Response of small mammals to clearcutting, burning, and glyphosate application in the Oregon Coast Range

Elizabeth C. Cole, William C. McComb, Michael Newton, J. P. Leeming, Carol L Chambers

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29 Scopus citations

Abstract

Conversion of hardwood stands to conifers is a common practice in the Oregon Coast Range, but little is known of the effect on small mammals. We sampled small mammals on 3 replicate red alder (Alnus rubra) sites 1 year before and 2 years after the application of forest management treatments. On each site, 1 unit each was (1) left uncut (control), (2) clearcut and broadcast burned, and (3) clearcut and broadcast burned and then sprayed with glyphosate, herbicide. All sites included uncut riparian buffer strips at least 20 m wide. In upslope areas, capture rates of creeping voles (Microtus oregoni; P < 0.001) and vagrant shrews (Sorex vagrans; P = 0.005) increased after logging, while capture rates of Pacific shrews (S. pacificus; P < 0.02) and Trowbridge's shrews (S. trowbridgii; P = 0.006) decreased. For Townsend's chipmunk (Tamias townsendii), capture rates increased in the buffer areas after logging (P < 0.02). Capture rates for deer mice (Peromyscus maniculatus) did not differ among treatments (P > 0.20). Capture rates of the shrew species that declined did not decrease in the buffer areas, indicating riparian buffer strips may support populations of these species up to 2 years after logging. For the 6 species analyzed, changes in capture rates did not differ between areas sprayed with glyphosate and logged, unsprayed areas (Ps > 0.15).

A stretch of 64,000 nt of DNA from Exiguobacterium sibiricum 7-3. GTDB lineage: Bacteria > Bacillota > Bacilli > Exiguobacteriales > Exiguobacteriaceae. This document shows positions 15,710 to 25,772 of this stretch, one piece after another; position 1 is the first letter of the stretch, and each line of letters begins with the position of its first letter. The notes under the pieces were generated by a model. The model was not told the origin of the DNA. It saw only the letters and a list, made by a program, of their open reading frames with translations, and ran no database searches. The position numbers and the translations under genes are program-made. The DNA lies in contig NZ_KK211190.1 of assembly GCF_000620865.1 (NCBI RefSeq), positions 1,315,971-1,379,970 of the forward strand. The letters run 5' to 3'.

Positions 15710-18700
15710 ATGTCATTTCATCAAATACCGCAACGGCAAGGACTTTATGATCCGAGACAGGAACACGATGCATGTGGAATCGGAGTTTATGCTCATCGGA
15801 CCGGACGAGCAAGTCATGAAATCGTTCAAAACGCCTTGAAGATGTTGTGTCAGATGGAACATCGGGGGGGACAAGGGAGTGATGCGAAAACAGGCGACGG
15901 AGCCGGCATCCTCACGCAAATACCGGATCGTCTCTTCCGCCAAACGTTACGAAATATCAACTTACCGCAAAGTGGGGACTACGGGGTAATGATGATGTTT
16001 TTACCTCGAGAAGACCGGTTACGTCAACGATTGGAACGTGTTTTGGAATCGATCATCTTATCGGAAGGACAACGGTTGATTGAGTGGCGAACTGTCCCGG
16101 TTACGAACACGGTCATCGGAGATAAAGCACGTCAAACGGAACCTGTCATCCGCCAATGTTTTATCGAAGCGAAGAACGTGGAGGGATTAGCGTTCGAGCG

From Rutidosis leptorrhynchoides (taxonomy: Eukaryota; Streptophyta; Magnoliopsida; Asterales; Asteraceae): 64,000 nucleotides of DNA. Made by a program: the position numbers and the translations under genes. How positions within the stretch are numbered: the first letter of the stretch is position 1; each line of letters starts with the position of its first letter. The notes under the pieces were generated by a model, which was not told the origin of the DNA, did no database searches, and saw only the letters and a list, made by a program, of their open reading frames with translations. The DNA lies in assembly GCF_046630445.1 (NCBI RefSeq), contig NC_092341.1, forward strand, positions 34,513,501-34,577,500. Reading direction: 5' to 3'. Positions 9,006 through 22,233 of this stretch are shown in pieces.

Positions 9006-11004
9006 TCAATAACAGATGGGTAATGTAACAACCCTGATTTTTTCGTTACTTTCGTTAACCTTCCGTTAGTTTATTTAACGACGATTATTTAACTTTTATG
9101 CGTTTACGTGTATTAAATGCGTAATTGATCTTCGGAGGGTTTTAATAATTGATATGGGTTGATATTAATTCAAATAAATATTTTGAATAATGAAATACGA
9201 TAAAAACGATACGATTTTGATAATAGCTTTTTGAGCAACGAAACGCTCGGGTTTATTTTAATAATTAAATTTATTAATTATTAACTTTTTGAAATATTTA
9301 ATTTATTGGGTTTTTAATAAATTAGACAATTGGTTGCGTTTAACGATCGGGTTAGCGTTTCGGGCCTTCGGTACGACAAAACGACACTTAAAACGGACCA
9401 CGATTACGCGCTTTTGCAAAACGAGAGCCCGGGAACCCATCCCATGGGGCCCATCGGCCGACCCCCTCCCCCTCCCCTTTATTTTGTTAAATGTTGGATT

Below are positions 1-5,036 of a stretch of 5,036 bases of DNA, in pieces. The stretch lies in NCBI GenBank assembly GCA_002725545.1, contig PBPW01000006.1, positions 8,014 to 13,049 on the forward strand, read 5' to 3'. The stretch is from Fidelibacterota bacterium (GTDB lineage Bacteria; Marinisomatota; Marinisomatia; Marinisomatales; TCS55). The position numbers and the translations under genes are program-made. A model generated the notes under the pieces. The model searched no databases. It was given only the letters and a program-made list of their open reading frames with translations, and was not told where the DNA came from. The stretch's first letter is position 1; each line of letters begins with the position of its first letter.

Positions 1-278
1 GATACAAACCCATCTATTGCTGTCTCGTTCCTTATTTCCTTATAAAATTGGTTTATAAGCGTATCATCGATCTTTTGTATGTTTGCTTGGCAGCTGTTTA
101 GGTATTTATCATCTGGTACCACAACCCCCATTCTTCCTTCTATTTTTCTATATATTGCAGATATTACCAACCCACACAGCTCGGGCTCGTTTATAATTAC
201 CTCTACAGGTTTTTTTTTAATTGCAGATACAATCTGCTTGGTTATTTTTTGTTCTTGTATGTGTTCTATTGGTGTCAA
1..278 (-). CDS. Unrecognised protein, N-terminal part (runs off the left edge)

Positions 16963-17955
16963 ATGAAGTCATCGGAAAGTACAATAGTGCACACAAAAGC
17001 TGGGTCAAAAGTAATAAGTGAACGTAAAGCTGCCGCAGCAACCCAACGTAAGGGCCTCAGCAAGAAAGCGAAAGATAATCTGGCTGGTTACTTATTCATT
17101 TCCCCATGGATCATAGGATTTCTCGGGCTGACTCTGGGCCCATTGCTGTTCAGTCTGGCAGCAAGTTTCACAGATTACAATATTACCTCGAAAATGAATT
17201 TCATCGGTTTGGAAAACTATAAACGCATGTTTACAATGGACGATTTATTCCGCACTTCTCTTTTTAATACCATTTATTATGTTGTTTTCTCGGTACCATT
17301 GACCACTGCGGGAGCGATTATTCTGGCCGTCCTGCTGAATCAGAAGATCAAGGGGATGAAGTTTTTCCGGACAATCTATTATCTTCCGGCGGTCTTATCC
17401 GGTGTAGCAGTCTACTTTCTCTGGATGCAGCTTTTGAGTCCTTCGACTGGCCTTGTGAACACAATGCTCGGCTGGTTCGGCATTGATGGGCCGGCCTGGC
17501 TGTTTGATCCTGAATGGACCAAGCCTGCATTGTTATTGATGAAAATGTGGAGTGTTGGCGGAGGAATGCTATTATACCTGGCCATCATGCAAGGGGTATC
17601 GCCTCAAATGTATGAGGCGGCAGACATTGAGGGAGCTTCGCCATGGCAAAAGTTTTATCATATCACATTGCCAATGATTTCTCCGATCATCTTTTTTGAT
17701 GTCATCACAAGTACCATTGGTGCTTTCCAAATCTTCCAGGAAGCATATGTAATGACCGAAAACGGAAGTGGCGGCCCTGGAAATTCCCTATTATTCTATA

Original languageEnglish (US)
Pages (from-to)1207-1216
Number of pages10
JournalJournal of Wildlife Management
Volume62
Issue number4
StatePublished - Oct 1998

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Keywords

  • Alnus rubra
  • Burning
  • Clearcutting
  • Forest habitat
  • Glyphosate application
  • Red alder
  • Riparian
  • Small mammals
  • Vegetation management

ASJC Scopus subject areas

  • Animal Science and Zoology
  • Ecology

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